DENVER – Joseph Nacchio, former CEO of Qwest Communications International Inc. (Q), was found guilty on Thursday of 19 counts of insider trading, capping the last major trial in a spate of scandals that tarnished corporate America over the last decade.
Nacchio, 57, was acquitted of 23 of the 42 insider trading charges. Federal prosecutors had accused him of selling $101 million of Qwest shares after company insiders warned him that the phone carrier could not meet its financial forecasts.
The 19 guilty charges corresponded to stock sales worth more than $50 million in April and May of 2001.
"This is an overwhelming determination of guilty," U.S. Attorney Troy Eid told reporters outside Denver's federal courthouse.
Nacchio's 22-year-old son, Michael, sobbed as the not guilty verdicts were read out in the courtroom but turned somber as the guilty charges were delivered.
Nacchio himself remained stoic as the verdict was read and later said he would not make any statements. His attorney, Herbert Stern, said there would be an appeal.
Nacchio's trial was the last in a string of high-profile crackdowns on corporate fraud that led to prosecutions of top executives at companies such as Enron Corp. and WorldCom Inc. Prosecutor Colleen Conry said the Nacchio verdict "sent a message all the way to Wall Street."
Nacchio will remain free on a $2 million unsecured bond and will be sentenced on July 27, U.S. District Court Judge Edward Nottingham said.
The former chief executive faces up to 10 years in prison and a $1 million fine per count at sentencing. He also faces asset forfeiture in an amount to be determined by the judge.
His acquittal on some charges may not help him during sentencing, according to New York-based criminal defense attorney Stephen Ascher, who has represented defendants in insider-trading cases.
"Although the jury acquitted him on a majority of the counts, for sentencing purposes that's unlikely to help the defendant very much."
Qwest, the third-largest U.S. regional phone carrier, became the target of federal prosecutors and regulators in 2002 after it restated $2.2 billion in revenue for the preceding two years while Nacchio was in charge. That investigation led to the insider-trading charges against him.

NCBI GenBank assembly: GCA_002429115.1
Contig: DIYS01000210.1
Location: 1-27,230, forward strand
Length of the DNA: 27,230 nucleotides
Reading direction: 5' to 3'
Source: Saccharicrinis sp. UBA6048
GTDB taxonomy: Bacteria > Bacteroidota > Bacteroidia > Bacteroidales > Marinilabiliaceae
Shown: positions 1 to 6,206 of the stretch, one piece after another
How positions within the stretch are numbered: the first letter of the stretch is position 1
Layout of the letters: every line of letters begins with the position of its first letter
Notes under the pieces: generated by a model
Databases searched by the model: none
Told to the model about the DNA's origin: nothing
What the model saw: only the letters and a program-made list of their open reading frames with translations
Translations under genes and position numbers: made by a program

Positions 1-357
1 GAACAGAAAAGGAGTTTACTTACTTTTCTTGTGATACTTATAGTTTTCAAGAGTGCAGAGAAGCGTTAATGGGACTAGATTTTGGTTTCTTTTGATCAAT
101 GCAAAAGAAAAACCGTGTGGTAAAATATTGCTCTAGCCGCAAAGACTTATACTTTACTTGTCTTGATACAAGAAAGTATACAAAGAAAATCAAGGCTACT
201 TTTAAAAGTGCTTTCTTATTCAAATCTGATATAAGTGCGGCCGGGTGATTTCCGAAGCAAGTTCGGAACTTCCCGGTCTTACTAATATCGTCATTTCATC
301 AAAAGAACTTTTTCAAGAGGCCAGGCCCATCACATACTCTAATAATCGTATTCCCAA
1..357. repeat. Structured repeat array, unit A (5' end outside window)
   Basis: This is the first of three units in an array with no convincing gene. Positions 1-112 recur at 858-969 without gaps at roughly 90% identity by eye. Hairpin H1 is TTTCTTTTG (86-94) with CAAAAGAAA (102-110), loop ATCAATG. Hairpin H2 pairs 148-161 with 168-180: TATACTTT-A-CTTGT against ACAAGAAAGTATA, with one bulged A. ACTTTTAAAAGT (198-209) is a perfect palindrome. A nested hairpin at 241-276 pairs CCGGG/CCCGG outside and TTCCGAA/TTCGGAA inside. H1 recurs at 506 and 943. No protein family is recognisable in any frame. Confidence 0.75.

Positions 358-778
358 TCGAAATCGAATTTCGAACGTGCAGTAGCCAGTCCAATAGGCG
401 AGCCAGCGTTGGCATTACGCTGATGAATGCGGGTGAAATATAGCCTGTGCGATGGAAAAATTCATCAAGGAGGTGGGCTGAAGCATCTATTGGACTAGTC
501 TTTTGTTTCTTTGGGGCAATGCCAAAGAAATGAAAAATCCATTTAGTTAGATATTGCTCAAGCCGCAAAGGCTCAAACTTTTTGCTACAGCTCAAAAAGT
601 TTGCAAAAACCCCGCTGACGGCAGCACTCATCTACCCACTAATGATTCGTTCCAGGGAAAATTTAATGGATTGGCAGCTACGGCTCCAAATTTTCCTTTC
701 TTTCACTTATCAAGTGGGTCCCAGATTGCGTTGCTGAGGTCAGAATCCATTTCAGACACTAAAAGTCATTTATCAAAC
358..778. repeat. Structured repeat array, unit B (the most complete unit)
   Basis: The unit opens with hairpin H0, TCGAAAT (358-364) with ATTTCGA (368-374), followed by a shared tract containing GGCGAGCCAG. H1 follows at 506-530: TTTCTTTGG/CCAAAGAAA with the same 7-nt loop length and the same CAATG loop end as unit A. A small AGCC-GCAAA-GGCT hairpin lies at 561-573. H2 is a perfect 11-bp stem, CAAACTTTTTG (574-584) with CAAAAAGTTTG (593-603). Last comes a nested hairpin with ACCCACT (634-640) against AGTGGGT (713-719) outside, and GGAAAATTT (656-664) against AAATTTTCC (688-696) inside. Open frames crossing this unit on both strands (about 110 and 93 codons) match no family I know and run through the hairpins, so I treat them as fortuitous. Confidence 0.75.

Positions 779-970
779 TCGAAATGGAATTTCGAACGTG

During the four-week trial, Nacchio's attorneys argued that he was an aggressive manager who was optimistic about Qwest's prospects and had not foreseen the economic downturn that hit the entire telecommunications industry.
They also said Nacchio could not have been planning to commit a crime because he tried to resign from his post in January 2001 following a suicide attempt by his son.
But several former Qwest executives — all of whom had immunity or plea deals with the government — testified that Nacchio set unrealistic earnings projections and withheld from investors that the company was masking its financial woes with one-time transactions that did not reflect sustained growth.
Prosecutors also described Nacchio's later stock sales as a "selling binge" that followed an April conference call in which he stuck by Qwest's lofty revenue goals.
Doug Stoneman said he and other jurors paid close attention to evidence such as an analyst conference call where Nacchio reaffirmed aggressive revenue projections.
"It was no longer plausible to us that that he didn't know that what he was doing was illegal," Stoneman said in a telephone interview.
Regarding the not guilty verdicts, which corresponded to stock sales from January through March of 2001, lead prosecutor Cliff Stricklin said jurors may not have been convinced that Nacchio had access to enough material non-public information at that time for those to be considered insider trades.
Ascher said the jury "may also have been swayed by the fact that the sizes of sales got so much larger, that it showed an increasing desire to cash out ... presumably, the jury thought he massively increased the volume for a reason."
During Nacchio's selling flurry in April and May 2001, Qwest was trading between $38.31 and $41.12 on the New York Stock Exchange, and plummeted to below $2 by June 2002 when he was forced out as CEO.
Qwest itself has reached settlements with the SEC and some pension fund shareholders, but individual suits against Nacchio and others were awaiting completion of the criminal trial.